From: John Sheehy on 17 Jul 2008 01:20
Scott W <biphoto(a)hotmail.com> wrote in
> John, you should really redo the test with the ISO set higher on the
> 400D, clearly you can also set it higher on the FZ50 as well.
No, I shouldn't, because that would be a different issue altogether.
I've already said, many times, that the highest ISOs in some models of
DSLRs have area-based read noise as good or slightly better than clusters
of current P&S pixels in aggregate. It's a given that the 400D would
give less noise if it were set to ISO 1600.
This test is *NOT* about shooting at high ISOs. It is about the shadows
(the weakest areas) at base or low ISOs.
> I know in tests i have done shooting at higher iso, when using the
> same shutter speed and f/stop, reduces the noise by a lot, you can see
> the test images here
> All 5 images were taken at f/11 and 1/30 sec.
I was one of the first people to ever notice this, and I popularized it
here and elsewhere a few years back. That is old hat. What I am
demonstrating here is a more advanced topic, one that causes a lot of
cognitive dissonance in people with pixel-centric imaging philosophies.
People actually believe that the noise of a pixel is the noise of an
image; that the DR of a pixel is the DR of an image.
> It would also be interesting to see the image from the FZ50 reduced in
> size to match the 400D, as well as the other way around.
What would that mean? I supplied 100% crops from both cameras, and each
scaled to the other.
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John P Sheehy <JPS(a)no.komm>
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From: Roger N. Clark (change username to rnclark) on 17 Jul 2008 01:59
John Sheehy wrote:
> Scott W <biphoto(a)hotmail.com> wrote in
>> John, you should really redo the test with the ISO set higher on the
>> 400D, clearly you can also set it higher on the FZ50 as well.
> No, I shouldn't, because that would be a different issue altogether.
> I've already said, many times, that the highest ISOs in some models of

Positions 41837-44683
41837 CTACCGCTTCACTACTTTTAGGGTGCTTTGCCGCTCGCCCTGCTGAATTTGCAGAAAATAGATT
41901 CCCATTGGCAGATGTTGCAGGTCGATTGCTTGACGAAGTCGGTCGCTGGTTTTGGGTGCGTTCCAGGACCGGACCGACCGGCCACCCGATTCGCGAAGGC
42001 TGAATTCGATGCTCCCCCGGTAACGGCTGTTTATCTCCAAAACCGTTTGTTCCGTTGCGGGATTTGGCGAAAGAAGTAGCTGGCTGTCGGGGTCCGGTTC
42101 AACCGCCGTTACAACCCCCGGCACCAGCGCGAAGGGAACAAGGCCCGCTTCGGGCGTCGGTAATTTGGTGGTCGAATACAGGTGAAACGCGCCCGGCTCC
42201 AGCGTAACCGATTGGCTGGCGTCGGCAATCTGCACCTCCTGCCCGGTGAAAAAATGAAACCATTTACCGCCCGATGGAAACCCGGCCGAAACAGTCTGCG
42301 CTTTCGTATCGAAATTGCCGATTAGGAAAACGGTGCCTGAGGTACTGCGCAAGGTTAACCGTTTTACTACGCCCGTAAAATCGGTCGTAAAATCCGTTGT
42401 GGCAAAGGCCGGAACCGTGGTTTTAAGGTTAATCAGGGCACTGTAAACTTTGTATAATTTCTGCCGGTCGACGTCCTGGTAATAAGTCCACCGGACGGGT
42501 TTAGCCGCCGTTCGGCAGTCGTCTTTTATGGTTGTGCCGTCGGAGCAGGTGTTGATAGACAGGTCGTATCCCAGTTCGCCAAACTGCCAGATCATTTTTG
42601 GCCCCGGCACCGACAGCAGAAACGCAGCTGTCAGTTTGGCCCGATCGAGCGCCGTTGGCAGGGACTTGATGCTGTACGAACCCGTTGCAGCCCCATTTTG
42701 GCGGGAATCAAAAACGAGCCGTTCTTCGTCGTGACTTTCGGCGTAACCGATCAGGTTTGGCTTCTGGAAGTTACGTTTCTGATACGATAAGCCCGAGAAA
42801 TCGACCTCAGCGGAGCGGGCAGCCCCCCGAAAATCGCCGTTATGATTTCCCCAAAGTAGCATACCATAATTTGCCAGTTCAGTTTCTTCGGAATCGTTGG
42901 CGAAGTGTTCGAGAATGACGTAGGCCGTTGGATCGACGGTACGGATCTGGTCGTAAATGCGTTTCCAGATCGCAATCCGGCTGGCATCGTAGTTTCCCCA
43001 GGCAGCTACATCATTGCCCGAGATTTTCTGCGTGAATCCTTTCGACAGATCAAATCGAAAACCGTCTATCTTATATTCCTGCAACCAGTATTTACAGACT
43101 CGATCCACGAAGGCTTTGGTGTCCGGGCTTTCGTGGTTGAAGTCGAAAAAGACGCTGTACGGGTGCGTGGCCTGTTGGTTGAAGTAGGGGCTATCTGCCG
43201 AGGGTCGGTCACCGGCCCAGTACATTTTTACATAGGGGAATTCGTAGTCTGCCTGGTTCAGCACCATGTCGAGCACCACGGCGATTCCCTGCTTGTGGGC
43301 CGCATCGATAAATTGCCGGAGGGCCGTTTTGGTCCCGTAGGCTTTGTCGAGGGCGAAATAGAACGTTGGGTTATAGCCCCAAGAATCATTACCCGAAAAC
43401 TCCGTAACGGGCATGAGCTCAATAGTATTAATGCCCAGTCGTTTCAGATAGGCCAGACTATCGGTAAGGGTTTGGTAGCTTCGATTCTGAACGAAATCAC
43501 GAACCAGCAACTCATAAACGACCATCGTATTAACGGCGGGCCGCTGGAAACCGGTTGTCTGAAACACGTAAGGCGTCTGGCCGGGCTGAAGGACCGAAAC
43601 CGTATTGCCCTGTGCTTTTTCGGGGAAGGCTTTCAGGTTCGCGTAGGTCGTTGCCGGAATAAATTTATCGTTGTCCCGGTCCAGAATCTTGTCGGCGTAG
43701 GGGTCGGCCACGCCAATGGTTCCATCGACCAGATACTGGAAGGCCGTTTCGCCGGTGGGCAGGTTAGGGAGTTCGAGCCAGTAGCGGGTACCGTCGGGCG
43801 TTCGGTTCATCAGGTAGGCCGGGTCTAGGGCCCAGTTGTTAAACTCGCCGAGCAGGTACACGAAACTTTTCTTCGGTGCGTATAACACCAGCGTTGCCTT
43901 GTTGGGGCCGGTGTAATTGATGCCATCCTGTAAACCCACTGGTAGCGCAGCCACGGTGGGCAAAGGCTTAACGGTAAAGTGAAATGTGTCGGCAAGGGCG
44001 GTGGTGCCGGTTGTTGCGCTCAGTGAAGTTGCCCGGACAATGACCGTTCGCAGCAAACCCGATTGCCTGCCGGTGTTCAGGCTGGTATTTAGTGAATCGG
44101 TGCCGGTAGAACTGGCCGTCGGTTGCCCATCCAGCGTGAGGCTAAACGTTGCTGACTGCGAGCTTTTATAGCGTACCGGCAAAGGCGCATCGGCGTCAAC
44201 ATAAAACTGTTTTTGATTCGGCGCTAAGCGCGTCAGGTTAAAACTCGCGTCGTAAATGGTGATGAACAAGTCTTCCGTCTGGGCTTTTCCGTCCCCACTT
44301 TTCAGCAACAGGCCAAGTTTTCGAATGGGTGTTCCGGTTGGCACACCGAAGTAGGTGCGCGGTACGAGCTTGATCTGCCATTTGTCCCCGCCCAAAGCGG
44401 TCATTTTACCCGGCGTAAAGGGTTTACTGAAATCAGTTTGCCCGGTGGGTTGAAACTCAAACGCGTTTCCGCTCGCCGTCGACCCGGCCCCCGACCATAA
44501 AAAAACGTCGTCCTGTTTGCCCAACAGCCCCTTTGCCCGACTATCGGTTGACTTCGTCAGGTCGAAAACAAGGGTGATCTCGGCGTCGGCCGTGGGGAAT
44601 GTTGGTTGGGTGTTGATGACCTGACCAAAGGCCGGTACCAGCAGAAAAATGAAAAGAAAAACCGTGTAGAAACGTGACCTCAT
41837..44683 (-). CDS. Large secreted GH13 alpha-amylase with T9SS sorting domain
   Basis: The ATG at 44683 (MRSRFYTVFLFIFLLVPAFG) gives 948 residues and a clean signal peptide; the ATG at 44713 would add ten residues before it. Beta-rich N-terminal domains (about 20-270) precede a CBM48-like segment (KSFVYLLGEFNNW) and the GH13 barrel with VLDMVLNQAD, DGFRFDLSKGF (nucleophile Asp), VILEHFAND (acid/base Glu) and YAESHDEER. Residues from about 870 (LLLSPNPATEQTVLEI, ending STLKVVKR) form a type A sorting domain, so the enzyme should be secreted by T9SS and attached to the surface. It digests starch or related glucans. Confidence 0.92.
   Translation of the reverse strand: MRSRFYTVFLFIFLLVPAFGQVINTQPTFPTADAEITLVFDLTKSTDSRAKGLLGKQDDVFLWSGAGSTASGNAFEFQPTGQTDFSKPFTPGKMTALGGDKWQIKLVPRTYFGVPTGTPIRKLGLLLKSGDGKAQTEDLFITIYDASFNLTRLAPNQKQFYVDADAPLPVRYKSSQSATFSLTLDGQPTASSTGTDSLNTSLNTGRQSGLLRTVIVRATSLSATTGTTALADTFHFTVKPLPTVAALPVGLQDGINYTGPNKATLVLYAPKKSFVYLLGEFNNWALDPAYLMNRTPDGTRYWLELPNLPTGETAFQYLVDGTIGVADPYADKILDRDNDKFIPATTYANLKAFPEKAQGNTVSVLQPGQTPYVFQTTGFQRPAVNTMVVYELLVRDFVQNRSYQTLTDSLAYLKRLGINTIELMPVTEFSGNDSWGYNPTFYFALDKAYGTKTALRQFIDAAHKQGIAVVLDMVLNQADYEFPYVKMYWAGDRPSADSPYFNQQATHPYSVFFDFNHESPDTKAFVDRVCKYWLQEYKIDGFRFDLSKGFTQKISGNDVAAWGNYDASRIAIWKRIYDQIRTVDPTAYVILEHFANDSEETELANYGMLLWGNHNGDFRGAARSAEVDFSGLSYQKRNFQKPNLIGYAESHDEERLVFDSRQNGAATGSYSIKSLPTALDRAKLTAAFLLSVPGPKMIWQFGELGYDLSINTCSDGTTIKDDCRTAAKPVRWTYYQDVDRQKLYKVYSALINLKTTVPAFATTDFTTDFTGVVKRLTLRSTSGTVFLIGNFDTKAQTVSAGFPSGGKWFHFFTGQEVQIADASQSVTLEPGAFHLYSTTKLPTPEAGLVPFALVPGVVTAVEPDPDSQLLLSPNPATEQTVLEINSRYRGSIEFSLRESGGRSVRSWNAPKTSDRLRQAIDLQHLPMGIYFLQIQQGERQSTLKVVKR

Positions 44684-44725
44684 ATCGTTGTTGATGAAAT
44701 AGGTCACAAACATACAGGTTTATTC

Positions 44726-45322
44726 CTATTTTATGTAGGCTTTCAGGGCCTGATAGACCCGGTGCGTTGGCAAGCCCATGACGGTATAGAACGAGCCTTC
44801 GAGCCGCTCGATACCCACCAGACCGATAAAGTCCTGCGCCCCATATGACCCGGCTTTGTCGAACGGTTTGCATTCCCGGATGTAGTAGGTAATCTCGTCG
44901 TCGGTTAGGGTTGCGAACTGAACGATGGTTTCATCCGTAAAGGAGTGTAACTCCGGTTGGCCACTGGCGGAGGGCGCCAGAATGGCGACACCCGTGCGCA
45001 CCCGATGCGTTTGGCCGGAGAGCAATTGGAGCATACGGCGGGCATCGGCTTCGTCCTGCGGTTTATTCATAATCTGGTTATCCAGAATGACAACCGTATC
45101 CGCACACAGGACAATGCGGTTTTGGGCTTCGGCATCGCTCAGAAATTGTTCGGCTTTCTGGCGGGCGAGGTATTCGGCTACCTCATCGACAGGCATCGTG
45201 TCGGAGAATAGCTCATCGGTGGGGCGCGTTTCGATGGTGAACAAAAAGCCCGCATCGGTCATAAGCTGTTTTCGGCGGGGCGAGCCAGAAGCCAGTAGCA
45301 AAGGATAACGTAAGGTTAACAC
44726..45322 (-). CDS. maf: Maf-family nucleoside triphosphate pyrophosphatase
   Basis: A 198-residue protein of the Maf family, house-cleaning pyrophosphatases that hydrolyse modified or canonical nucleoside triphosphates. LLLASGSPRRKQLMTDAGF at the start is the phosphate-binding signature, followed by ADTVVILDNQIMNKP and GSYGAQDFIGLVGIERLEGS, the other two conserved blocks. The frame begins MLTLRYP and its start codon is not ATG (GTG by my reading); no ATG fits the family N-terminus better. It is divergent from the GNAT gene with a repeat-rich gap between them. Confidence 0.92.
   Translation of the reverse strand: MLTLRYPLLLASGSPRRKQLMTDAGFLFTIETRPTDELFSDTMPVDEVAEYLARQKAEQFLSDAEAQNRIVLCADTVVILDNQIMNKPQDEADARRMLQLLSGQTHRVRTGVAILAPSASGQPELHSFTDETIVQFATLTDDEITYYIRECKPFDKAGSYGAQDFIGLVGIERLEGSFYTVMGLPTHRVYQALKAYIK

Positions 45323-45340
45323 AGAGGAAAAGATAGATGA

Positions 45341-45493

> DSLRs have area-based read noise as good or slightly better than clusters
> of current P&S pixels in aggregate. It's a given that the 400D would
> give less noise if it were set to ISO 1600.
> This test is *NOT* about shooting at high ISOs. It is about the shadows
> (the weakest areas) at base or low ISOs.
If that is your test, you biased the result in the FZ50 images by a factor
of more than 20. The FZ50 has a max signal at ISO 100 of about 2000 electrons
or so and the 400D over 40,000. So the FZ50 saturates some 4.3 stops
lower than the 400D. So if you equalize the high end, the 400D reaches
some 4.3 stops lower.
All this comes down to the electronic gains in the two cameras are different
in your test. Unless you make those close to equal, your test is
From: Jufí on 17 Jul 2008 07:09
"John Sheehy" <JPS(a)no.komm> wrote in message
> "Jufi" <bowser(a)work.com> wrote in
>> Uh, OK. So why not compare cameras with the same size sensors but
>> different numbers of pixels?
> Do you have any idea how hard it is to find RAW data from two different
> cameras of the exact same scene, with the exact same lighting, and the
> exact same perspective point and exposure, and same real focal length? I
> can not depend on other people; other people do not do things right.
> They will vary something; probably a few things. I must work with what I
> have. Besides, there is *VERY* little range in pixel pitch amongst
> sensors of the same size, especially of the same technology era. The
> results could be written off to small differences in support electronics,
> quaantum efficiency, etc. You really need to compare *grossly* different
> pixel sizes (preferably of the same era) to get the most meaningful
> insight into differences of pixel pitch.
Since you can't acquire cameras with sensors of the same physical size that
produce raw data, and can only compare grossly different cameras and
sensors, what's the point of this excercise? Even if it did prove something,
what good is the info is you can't possibly make use of it?